Three teens from Lake Geneva were in the crowd at Janesville’s Lower Courthouse Park on Saturday holding a sheet covered with their thoughts about recent school shootings.
They had drawn colorful cartoons and slogans:
“Protect children, not guns!”
“Am I next?”
“We won’t back down!”
They were Desirae Lopez and Lucy Brewer, 15, and Cassie Kramer, 14, and they were among approximately 425 people who came to downtown Janesville for the “March for our Lives.”
A lot of students at Lake Geneva Badger make jokes about school shootings and don’t think they will have to face one, Brewer said.
“It’s not likely in our community, but there’s still a chance, and that’s what scares me,” she added.
People from around southern Wisconsin were there, including Stephanie Wang, a Janesville Craig High School senior who told of recent drills in which students learned where to hide and how they might have to fight if someone started shooting at school.
“We live in a reality where preparing for mass shootings in our schools is as commonplace as any fire or tornado drill,” Wang told the crowd. “So today we take a stand. Together we demonstrate to representatives that we are committed to the safety of our children and our community. Today we march for the security of our nation’s future. ... Today we take the first step in ending gun violence in our community.”
Several other local students also spoke. A majority of the marchers were older, but many were children, teenagers and young adults. All were inspired by the teenagers who became activists after the massacre of fellow students and teachers on Feb. 14 in Parkland, Florida, by a former student with an AR-15 rifle.
Army veteran Paul Angnello of Janesville addressed the crowd, saying he was one of the first soldiers in the United States to fire the M-16, on which the AR-15 is modeled.
“I’m not in a hurry to take other people’s guns away, but I must tell you, the AR-15 is a military rifle. It’s used in combat, and its only purpose is to kill people,” Angnello said to cheers of approval.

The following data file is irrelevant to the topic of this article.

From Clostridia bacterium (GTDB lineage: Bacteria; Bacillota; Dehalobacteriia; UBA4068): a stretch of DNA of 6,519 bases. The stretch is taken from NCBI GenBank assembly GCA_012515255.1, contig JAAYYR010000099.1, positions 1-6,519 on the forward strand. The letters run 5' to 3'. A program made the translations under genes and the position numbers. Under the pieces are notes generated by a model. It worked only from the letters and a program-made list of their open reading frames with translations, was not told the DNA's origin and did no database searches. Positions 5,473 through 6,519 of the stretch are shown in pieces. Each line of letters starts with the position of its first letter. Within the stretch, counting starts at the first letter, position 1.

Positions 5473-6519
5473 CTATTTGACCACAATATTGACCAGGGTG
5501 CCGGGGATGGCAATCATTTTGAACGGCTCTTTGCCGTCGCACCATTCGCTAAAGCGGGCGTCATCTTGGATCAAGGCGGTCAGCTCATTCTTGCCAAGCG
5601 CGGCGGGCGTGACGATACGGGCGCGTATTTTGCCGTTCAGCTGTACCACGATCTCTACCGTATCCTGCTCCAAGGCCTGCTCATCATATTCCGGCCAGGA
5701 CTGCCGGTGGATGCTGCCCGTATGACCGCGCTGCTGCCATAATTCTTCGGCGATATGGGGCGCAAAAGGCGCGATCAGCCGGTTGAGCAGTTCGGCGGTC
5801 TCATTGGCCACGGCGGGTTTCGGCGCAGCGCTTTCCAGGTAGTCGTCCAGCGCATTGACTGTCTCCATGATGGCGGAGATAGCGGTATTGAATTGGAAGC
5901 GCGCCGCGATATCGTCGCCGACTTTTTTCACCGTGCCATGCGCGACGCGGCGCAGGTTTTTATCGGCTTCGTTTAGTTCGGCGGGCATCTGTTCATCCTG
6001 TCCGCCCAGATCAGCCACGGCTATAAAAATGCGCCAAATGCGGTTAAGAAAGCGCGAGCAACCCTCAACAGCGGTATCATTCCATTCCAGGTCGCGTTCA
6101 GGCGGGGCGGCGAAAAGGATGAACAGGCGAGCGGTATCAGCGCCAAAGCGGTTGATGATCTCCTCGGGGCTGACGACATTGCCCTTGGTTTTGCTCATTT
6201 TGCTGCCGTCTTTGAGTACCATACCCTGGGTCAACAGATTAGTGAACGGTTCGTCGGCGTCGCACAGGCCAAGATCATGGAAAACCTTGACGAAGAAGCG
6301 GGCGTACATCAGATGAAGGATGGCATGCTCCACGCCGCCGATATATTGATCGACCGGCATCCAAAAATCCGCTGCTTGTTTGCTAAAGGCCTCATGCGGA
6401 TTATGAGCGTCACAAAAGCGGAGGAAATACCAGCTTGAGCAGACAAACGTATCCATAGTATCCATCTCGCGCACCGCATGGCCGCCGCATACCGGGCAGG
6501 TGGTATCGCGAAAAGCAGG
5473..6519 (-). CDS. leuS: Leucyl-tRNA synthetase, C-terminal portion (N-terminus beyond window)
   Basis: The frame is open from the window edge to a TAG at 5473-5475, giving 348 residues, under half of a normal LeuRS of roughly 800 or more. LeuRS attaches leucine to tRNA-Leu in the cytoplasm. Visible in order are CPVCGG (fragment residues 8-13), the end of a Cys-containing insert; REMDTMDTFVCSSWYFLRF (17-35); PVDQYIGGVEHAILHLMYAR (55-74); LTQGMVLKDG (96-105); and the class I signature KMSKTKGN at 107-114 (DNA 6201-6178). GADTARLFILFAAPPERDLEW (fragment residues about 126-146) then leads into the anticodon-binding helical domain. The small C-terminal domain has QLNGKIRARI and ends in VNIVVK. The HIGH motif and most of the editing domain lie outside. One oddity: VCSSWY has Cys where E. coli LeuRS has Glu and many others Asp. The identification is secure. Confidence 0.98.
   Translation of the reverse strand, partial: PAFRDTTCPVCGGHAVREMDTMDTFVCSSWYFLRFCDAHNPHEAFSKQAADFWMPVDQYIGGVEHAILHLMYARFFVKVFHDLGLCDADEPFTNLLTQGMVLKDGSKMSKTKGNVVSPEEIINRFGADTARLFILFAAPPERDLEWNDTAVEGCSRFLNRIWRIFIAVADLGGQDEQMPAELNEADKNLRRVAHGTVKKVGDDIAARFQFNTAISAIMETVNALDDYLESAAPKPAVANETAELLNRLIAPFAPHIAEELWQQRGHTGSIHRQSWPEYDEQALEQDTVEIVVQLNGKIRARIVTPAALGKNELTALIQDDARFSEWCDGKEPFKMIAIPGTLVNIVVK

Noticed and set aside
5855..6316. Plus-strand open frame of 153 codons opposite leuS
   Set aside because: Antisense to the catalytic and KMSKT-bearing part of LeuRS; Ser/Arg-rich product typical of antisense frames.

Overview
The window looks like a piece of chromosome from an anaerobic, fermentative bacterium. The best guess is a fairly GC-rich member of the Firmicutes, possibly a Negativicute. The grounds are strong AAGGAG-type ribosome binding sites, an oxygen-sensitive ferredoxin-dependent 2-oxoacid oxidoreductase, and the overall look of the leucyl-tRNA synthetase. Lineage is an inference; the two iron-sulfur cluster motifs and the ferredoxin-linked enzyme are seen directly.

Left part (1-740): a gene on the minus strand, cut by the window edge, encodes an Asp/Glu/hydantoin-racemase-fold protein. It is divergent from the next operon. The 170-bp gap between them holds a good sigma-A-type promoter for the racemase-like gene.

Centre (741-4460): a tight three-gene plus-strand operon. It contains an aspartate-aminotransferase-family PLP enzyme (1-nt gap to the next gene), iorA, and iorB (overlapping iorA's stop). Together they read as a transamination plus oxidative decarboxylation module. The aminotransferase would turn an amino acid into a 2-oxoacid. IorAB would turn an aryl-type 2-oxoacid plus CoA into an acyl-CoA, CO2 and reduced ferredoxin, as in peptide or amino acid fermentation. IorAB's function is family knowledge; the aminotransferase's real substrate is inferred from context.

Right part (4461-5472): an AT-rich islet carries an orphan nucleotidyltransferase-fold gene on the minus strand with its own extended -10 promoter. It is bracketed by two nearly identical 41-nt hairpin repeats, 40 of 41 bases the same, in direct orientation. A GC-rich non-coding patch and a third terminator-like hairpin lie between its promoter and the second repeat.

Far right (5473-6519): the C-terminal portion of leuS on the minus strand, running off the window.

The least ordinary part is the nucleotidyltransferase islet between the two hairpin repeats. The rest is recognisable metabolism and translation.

More than 800 similar events were held around the world, according to news reports. The local march ended peacefully, lasting just over an hour.
“This is a worldwide movement, and we are grateful to the young people who have the courage to step up and get us going on this,” said Kathy Holcombe of Rock Valley Fellowship of Reconciliation, which organized the local event.
State Assembly Rep. Deb Kolste, D-Janesville, and Sen. Janis Ringhand, D-Evansville, also spoke.
Kolste said a nationwide youth movement has arisen in the wake of the Parkland shootings and has changed the conversation about guns, and she expects related changes at the ballot box.
“If legislators do not act now, they will be removed from office,” Kolste said.
Kolste and Ringhand both complained about getting shut down by the majority Republicans last week when Democrats tried to amend school-safety legislation with measures that included universal background checks, a 48-hour wait for gun purchases and banning large magazines.
“We were basically told we could not solve this issue in the state Senate. I disagree with that,” Ringhand said.
“When it comes to violence and the horrors of mass shootings, enough is enough,” Kolste said. “When it comes to politicians who act in the best interests of a political donor and not their citizens, enough is enough.”
After speeches in Lower Courthouse Park, marchers stayed on sidewalks but stopped traffic as they crossed intersections. They crossed the Rock River on Court Street, turned north onto River Street and re-crossed at Milwaukee Street, returning to South Main Street, ending in front of the constituent services office of Rep. Paul Ryan.